In its ongoing fight against Windows vulnerability to ransomware attacks of the past several weeks, Microsoft intends to include a feature in the Windows 10 Fall Creators Update that automatically prevents malicious apps like ransomware from accessing folders that are protected. Dubbed ‘controlled folder access’, the new feature essentially protects specifically designated folders and files from being changed by unauthorized applications.
How Does Controlled Folder Access Work?
Designed to protect user data from being locked down by ransomware such as WannaCry and NotPetya, the new feature allows users to define which folders and files are to be protected. When any app tries to modify those protected folders in any way, they are automatically blacklisted, preventing any access to those folders.
In a sense, it is similar to file permissions on the Windows file system, called NTFS, but it differs in two ways: first, it applies to applications as opposed to users; and second, it actively monitors unauthorized access or modification attempts, and blacklists the app, effectively blocking it from making any changes.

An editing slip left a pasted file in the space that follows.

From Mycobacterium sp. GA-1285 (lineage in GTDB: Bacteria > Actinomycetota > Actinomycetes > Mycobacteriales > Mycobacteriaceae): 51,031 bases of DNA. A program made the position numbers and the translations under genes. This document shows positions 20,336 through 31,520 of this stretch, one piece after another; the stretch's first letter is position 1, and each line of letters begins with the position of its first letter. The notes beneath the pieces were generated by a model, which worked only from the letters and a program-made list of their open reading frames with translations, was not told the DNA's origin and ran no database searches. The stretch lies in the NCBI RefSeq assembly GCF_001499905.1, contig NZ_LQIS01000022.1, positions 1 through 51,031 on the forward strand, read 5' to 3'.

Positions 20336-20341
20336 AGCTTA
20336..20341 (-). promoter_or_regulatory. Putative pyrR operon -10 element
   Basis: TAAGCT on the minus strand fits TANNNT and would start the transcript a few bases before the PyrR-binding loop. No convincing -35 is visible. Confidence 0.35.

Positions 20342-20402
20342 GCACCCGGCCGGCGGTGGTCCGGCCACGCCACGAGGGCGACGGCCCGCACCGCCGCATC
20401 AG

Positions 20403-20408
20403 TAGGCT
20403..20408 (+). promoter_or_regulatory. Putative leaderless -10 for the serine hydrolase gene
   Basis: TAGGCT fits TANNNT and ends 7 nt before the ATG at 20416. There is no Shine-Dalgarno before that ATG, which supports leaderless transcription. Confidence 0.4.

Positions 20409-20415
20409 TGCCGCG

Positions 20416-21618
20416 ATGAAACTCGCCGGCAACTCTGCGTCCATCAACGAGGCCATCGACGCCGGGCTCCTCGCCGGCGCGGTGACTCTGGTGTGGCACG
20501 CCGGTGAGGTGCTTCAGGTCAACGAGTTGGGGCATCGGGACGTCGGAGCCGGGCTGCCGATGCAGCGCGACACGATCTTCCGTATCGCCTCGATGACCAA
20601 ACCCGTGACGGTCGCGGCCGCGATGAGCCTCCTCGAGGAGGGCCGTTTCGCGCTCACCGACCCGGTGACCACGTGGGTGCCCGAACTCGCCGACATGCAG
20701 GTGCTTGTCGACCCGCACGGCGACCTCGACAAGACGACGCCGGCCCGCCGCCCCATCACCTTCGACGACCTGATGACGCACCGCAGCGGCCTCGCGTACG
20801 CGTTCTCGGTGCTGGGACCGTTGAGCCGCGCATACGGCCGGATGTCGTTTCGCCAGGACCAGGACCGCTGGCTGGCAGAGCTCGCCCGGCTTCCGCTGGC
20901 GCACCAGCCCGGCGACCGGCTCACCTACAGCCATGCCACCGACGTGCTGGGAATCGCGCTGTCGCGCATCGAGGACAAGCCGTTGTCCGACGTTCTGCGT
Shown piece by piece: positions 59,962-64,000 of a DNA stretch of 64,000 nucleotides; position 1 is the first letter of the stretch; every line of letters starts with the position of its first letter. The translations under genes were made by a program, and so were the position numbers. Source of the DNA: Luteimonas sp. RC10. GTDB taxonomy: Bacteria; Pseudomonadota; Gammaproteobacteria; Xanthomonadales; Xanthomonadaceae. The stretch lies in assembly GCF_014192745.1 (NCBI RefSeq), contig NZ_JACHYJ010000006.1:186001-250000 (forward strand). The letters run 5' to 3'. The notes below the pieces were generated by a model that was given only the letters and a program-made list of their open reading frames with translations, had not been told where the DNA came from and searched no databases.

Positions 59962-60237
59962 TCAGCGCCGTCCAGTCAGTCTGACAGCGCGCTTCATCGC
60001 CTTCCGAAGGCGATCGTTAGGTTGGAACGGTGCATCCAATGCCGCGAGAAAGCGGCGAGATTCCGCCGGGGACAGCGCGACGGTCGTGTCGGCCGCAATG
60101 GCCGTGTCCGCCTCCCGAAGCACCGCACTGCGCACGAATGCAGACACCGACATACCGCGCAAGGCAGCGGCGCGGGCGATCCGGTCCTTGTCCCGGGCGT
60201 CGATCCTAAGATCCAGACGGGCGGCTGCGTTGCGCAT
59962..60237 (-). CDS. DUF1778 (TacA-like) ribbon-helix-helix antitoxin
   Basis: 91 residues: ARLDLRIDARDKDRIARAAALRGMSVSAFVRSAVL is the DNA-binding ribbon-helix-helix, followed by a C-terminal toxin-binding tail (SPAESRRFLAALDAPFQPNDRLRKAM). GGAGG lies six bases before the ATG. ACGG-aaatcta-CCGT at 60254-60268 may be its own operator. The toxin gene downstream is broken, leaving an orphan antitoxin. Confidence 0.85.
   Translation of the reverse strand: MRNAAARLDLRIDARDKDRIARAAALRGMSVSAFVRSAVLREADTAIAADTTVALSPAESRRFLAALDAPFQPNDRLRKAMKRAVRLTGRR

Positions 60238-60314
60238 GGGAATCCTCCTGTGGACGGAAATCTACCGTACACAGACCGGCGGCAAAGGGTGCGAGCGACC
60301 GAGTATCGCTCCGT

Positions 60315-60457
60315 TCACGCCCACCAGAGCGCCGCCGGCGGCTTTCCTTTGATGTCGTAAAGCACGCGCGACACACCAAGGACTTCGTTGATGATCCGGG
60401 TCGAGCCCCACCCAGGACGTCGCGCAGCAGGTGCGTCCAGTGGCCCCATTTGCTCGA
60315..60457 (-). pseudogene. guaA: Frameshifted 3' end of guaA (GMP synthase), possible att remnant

That means, when a folder is protected, ransomware applications will not be able to lock down those folders by encrypting them. That doesn’t necessarily provide 100% protection, but it goes a long way in keeping your folders and files secure and free from being tampered with.
In addition to the new feature, which will integrate into the Windows Defender Security Center in Windows 10 Fall Creators Update, Microsoft is also bringing in some features of its EMET, or Enhanced Mitigation Experience Toolkit, to the Windows Defender Exploit Guard, which should ideally stop malware from exploiting any existing vulnerabilities.
The latest preview build of Windows 10 already brings in these features, and we should see them in their final form when Windows 10 Fall Creators Update releases later this year.
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